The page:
The eleven new public safety officers already are assigned to field training officers and have begun working on campus.

The Campus Public Safety Institute is a project of the District of Columbia Consortium of Universities and trains campus law enforcement personnel in up-to-date techniques, laws, and procedures for certification as a special police officer in DC. The Institute also draws on the resources of the Metropolitan Police Department.

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Katzen Arts Center Summer 2015 Exhibitions

Katzen Night

Michael Gross: Abstraction

Now through July 26

Painter and printmaker Michael Gross offers expressive and emotionally filled works using a kaleidoscope of color. Gross creates art as “a means of grappling with the impulses and struggles that make up the way I see my place in the world.” Through his visual lexicon, which is devoid of ideological reference, Gross seeks to create order from chaos. His lyrical compositions of concatenated lines, textured surfaces and rich hues, invoke Abstract Expressionism, and pay homage to artists who inspire his work, Willem de Kooning, Richard Diebenkorn, and Jackson Pollock. The exhibition is curated by Myrtis Bedolla.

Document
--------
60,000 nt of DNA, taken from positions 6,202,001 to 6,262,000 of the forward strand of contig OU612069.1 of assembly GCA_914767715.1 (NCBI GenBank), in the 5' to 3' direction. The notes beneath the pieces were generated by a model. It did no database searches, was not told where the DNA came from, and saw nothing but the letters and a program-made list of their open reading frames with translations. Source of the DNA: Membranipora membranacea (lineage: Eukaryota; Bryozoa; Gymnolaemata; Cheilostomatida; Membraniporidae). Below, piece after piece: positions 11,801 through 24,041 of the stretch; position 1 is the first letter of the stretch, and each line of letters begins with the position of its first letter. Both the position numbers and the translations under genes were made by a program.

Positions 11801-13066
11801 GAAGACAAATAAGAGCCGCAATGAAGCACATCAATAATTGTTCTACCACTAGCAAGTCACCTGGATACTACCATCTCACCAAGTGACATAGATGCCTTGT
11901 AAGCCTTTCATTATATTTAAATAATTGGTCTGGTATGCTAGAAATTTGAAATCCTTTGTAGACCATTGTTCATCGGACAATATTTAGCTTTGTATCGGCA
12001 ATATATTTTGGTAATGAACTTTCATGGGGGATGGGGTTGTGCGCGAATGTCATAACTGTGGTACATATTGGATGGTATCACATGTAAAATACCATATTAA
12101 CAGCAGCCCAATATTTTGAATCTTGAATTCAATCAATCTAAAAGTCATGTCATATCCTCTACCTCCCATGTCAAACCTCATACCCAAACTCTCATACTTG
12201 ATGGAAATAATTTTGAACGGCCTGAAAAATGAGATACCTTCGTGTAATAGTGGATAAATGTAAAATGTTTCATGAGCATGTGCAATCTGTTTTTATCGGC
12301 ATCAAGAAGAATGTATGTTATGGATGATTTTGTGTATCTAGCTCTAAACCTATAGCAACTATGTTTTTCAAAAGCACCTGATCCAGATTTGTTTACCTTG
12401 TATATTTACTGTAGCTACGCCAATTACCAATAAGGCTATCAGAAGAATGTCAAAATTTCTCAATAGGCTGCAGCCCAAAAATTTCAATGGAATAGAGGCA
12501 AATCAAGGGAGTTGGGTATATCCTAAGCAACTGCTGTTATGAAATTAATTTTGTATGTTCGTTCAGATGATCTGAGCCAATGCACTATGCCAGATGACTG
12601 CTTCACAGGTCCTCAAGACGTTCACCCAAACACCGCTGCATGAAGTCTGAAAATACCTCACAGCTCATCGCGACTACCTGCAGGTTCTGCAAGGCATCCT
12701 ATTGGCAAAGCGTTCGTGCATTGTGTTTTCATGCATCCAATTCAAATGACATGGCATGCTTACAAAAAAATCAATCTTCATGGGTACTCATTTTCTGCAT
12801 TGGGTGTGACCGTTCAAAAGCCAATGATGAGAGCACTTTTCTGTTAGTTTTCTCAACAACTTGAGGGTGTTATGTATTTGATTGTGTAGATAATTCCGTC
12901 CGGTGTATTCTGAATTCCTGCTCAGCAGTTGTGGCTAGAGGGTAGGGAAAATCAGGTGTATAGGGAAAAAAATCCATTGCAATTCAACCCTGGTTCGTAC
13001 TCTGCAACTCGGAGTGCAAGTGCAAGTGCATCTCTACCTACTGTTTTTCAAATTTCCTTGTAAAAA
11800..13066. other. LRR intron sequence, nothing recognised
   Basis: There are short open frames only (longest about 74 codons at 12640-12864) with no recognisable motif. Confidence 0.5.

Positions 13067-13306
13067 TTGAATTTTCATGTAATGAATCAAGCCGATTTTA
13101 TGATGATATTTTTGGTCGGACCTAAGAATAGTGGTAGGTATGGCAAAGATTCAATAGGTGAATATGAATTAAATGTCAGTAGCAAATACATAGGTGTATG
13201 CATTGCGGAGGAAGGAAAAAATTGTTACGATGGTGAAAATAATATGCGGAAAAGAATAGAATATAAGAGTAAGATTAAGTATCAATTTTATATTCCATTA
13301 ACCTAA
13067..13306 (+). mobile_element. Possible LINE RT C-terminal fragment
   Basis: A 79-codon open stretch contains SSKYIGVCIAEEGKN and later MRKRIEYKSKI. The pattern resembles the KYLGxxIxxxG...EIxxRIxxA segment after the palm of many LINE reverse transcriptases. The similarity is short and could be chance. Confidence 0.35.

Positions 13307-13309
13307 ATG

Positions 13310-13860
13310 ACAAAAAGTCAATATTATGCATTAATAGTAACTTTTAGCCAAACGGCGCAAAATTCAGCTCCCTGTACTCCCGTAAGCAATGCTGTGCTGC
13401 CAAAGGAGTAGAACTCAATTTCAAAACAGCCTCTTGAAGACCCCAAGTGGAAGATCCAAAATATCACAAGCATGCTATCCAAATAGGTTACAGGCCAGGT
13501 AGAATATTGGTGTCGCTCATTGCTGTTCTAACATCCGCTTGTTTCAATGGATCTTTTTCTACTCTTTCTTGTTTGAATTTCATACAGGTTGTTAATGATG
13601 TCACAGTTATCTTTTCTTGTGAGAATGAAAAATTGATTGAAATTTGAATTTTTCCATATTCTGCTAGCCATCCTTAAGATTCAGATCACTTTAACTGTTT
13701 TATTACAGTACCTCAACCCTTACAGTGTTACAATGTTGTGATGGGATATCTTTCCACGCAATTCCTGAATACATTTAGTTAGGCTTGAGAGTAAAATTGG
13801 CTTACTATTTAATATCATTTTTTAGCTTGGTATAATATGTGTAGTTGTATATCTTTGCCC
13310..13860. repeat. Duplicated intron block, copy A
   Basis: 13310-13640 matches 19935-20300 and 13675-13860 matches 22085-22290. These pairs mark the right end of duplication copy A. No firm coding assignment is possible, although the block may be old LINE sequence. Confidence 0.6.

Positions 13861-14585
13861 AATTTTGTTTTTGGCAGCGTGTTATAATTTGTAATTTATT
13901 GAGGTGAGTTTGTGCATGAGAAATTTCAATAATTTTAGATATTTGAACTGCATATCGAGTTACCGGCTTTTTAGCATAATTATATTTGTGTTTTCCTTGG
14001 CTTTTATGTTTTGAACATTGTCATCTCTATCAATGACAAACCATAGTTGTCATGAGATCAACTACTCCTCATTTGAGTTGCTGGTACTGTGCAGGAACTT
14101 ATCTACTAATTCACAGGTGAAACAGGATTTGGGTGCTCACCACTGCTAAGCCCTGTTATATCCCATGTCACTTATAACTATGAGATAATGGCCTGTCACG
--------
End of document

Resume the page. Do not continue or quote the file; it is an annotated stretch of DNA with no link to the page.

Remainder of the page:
Outliers: Kurt Godwin and Betsy Packard

Now through July 26

This exhibition is a dialogue between two Washington-area artists who have been working outside the boundaries of mainstream contemporary art for more than three decades. They have effectively transformed ordinary objects, found images, and simple matter into fundamentally new conditions of meaning. Such expansions of art's real possibilities are what “Outliers” do. The exhibition is curated by J.W. Mahoney.

Realism Transformed: John Winslow's Wild New World

Now through July 26

In the early to mid-1980s, masterful Washington realist John Winslow engineered a series of stunning changes in his work. Precisely defined spaces became ambiguous, right angles became swooping curves, and once-static figures left gravity behind to dance gracefully and crazily through the air. By radically recasting his art, Winslow set the stage for the surprising, vibrant, and equally stunning body of work.

Hiroshima-Nagasaki Atomic Bomb Exhibition

Now through August 16

In commemoration of the 70th anniversary of the bombing of Hiroshima-Nagasaki, this powerful show will include 20 artifacts collected from the debris of the 1945 atomic bombings, as well as six large folding screens that depict the horrors of the event. The 1995 Nobel Peace Prize nominees, Iri and Toshi Maruki, created a total of 15 screens over 32 years from 1950. This exhibition, made possible by the Hiroshima Peace Memorial Museum and the Nagasaki Atomic Bomb Museum, is meant to deepen understanding of the damage wrought by nuclear weapons and inspire peace in the 21st century. The exhibition also will feature Hiroshima Children's Drawings from All Souls Unitarian Church. The drawings present a story of hope and reconciliation.